While touring Italy may have become old hat in England, in Germany Goethe has seen almost none of the Italian treasures that make up the core of his aesthetic. Already famous as the author of The Sorrows of Young Werther and numerous plays, he had been invited to join the government. of Weimar and had served there in several important capacities for eleven years when he suddenly in 1786 takes a leave of absence and sets off for Italy to see with his own eyes the landscapes and art that he loves. He says, “. . . in Rome the history of art and the history of mankind confront us simultaneously.” At the same time, he wants to make a break with a life that, while it rescued and protected him from the overwhelming and hysterical fame from Werther and the innate artistic limitations of the spontaneity of emotions trumpeted by the Sturm und Drang movement, has itself become a limitation. Having outgrown his friends and life in Weimar and burdened with unfinished works such as Faust, Egmont and Iphigenie, Goethe travels to Italy to find solitude and inspiration.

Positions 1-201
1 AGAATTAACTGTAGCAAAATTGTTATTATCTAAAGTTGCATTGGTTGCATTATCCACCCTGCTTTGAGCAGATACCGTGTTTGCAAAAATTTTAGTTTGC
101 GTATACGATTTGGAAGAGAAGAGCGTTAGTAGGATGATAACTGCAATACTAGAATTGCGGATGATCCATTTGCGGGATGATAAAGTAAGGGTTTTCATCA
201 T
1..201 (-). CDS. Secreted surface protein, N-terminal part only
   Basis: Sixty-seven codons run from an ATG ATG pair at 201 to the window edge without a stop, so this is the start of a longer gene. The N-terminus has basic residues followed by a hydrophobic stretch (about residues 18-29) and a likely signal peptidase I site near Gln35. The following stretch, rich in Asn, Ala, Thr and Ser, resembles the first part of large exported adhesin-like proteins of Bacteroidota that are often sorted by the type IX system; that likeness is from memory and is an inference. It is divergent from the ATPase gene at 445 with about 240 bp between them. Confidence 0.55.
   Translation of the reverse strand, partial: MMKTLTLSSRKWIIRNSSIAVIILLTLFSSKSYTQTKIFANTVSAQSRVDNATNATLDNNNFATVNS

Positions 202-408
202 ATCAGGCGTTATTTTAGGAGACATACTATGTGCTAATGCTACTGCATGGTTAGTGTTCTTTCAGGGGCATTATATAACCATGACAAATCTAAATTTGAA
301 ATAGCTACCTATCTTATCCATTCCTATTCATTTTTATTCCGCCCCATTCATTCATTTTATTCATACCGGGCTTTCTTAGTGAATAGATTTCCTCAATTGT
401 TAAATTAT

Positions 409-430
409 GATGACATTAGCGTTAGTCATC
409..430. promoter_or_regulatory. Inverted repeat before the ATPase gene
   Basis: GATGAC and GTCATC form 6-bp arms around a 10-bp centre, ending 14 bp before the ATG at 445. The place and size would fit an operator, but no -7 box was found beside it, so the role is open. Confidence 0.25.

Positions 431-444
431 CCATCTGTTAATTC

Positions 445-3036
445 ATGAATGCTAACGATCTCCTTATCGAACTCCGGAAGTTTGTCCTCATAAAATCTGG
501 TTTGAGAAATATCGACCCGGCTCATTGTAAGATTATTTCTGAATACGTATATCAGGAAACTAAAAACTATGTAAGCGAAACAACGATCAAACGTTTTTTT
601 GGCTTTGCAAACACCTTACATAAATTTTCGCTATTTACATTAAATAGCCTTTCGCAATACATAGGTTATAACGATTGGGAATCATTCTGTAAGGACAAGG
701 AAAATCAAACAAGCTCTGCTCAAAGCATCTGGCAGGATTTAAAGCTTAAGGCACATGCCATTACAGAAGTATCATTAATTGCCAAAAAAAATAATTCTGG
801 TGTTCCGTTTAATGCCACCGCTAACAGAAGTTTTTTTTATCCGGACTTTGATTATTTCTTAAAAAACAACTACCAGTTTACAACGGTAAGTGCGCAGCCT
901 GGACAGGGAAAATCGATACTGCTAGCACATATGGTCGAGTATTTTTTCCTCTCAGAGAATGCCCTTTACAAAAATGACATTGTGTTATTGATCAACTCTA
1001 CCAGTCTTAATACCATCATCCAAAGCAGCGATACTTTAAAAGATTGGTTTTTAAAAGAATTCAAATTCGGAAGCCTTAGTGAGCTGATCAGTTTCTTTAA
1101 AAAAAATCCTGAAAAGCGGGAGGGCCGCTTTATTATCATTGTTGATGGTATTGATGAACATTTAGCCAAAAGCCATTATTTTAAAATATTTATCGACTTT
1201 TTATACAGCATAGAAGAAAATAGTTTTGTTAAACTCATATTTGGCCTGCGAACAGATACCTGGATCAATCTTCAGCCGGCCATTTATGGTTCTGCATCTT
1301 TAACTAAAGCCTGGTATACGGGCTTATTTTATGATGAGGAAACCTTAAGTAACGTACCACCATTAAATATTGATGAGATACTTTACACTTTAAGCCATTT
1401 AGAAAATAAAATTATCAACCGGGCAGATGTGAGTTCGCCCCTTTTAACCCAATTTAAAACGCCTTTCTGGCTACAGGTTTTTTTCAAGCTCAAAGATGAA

. . . I am a voluntary exile, a wanderer by design, unwise with a purpose, everywhere a stranger and everywhere at home, letting my life run its course where it will, rather than trying to guide it, since, in any case, I don't know where it will lead me.

Goethe wants to know everything and understand first-hand the principles underlying art and nature. Already interested in geology, he describes the minerals and stones he finds on his travels and how the underlying geology affects the lands through which he travels. Like my other solitary walker, Goethe adds botany to his list of interests, studying plants to discover what they might have in common, the ur-plant as it were. This is the time of the great amateur naturalists—the term “scientist” would not be created until some 50 years later.